How to Get Home Safely on New Year’s Eve
With New Year’s Eve vastly approaching, many are planning a night of revelry — one that usually includes alcohol. But have you figured out how you’ll get home?
Drinking and driving isn’t just dangerous, it’s costly. Even if you don’t hit anything or hurt anyone, a typical DUI conviction costs about $10,000 in bail, fines, fees and insurance.
Don’t risk it. Here are some alternatives:
- Have a designated driver
This tried-and-true method has been around for years because it works. The trick is choosing someone trustworthy who won’t give in to auld lang syne and throw back some champagne at midnight.
- Use AAA’s Tipsy Tow program
Visit the AAA website and enter your ZIP code to see if the Tipsy Tow program is available in your area. If so, save the local number in your cell phone, and should the need arise, just tell the operator you need a “tipsy tow.” While the service varies by region, you’ll often get a free 5-15 mile one-way tow home — even if you aren’t an AAA member.
- Call a cab
Taxis may be hard to come by on New Year’s Eve, but that’s doesn’t mean they can’t be found. Call 1-800-TAXICAB to be connected to a local taxi company, or use a free service like GoFastCab. It lets you order a cab by website, iPhone app or a simple text message, and it’s available in a variety of cities like Chicago, Los Angeles, Nashville, and Phoenix.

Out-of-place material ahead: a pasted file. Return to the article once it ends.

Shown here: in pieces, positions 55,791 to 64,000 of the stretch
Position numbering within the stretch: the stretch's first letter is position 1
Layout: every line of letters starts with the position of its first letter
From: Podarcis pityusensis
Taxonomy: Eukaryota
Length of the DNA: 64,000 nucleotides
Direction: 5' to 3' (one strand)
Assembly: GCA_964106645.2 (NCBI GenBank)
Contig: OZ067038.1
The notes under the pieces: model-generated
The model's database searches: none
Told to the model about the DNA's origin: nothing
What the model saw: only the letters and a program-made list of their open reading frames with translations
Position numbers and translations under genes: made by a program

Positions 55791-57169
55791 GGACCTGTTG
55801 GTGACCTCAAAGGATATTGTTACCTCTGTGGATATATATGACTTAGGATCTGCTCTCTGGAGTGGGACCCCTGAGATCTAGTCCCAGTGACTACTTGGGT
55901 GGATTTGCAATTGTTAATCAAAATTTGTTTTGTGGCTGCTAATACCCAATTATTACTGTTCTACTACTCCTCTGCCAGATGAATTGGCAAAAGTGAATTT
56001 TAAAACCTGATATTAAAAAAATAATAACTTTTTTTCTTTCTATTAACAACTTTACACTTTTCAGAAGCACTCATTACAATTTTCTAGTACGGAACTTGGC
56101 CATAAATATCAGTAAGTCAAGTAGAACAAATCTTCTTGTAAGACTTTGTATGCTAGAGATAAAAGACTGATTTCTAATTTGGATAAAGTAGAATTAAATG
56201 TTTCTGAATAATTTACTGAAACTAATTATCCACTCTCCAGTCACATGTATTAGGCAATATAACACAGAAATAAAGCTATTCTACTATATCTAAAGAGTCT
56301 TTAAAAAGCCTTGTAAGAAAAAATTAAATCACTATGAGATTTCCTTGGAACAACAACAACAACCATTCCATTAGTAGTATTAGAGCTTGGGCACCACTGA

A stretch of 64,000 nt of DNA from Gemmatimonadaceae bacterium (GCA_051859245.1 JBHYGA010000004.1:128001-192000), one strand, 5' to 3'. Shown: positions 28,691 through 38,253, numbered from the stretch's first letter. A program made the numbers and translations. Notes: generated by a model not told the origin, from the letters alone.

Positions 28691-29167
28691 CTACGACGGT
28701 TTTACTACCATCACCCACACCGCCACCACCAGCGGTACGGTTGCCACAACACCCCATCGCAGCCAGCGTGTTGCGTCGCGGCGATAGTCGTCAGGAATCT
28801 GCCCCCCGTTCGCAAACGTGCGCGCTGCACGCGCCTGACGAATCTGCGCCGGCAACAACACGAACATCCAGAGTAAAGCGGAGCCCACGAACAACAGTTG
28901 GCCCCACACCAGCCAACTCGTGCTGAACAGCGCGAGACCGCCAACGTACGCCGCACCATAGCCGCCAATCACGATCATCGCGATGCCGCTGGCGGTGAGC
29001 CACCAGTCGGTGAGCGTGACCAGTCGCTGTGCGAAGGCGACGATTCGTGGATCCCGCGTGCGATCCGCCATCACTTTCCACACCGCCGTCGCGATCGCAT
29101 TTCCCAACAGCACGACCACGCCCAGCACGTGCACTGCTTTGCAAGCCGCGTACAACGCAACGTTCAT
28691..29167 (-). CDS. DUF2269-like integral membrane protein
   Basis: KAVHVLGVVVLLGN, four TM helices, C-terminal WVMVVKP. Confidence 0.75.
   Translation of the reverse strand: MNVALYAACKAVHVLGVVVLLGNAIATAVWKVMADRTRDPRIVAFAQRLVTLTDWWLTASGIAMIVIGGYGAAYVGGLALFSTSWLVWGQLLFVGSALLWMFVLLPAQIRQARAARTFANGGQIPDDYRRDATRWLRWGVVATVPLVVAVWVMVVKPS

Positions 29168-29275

- Sober up before you drive
Keep in mind it takes the average person about 60 minutes to oxidize a single ounce of alcohol, so try to stop drinking at least an hour before you leave the party. Coffee won’t sober you up any faster (in fact, it could dehydrate you and make matters worse), but experts say some things might. For example, foods rich in fructose — like fruit, honey, Coca-Cola, Fig Newtons, and Pop-Tarts — may help your blood alcohol levels drop more quickly.
But above all, try not to drink too much in the first place. The goal is to have fun, get home safely, and not show up in any embarrassing YouTube videos on January 1st.